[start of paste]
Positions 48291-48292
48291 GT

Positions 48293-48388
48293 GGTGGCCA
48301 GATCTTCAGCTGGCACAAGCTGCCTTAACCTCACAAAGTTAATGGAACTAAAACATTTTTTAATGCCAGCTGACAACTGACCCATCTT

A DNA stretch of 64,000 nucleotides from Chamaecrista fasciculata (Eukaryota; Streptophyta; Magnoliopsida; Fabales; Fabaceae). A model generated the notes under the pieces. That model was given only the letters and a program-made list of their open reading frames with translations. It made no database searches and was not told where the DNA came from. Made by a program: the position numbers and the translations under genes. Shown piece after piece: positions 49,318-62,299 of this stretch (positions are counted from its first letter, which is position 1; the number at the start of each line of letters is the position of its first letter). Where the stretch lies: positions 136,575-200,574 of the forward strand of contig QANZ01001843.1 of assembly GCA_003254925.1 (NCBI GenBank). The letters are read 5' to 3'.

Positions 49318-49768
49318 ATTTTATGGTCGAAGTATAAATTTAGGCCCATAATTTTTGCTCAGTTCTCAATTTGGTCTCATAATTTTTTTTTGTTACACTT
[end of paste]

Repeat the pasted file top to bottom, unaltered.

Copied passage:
Positions 48291-48292
48291 GT

Positions 48293-48388
48293 GGTGGCCA
48301 GATCTTCAGCTGGCACAAGCTGCCTTAACCTCACAAAGTTAATGGAACTAAAACATTTTTTAATGCCAGCTGACAACTGACCCATCTT

A DNA stretch of 64,000 nucleotides from Chamaecrista fasciculata (Eukaryota; Streptophyta; Magnoliopsida; Fabales; Fabaceae). A model generated the notes under the pieces. That model was given only the letters and a program-made list of their open reading frames with translations. It made no database searches and was not told where the DNA came from. Made by a program: the position numbers and the translations under genes. Shown piece after piece: positions 49,318-62,299 of this stretch (positions are counted from its first letter, which is position 1; the number at the start of each line of letters is the position of its first letter). Where the stretch lies: positions 136,575-200,574 of the forward strand of contig QANZ01001843.1 of assembly GCA_003254925.1 (NCBI GenBank). The letters are read 5' to 3'.

Positions 49318-49768
49318 ATTTTATGGTCGAAGTATAAATTTAGGCCCATAATTTTTGCTCAGTTCTCAATTTGGTCTCATAATTTTTTTTTGTTACACTT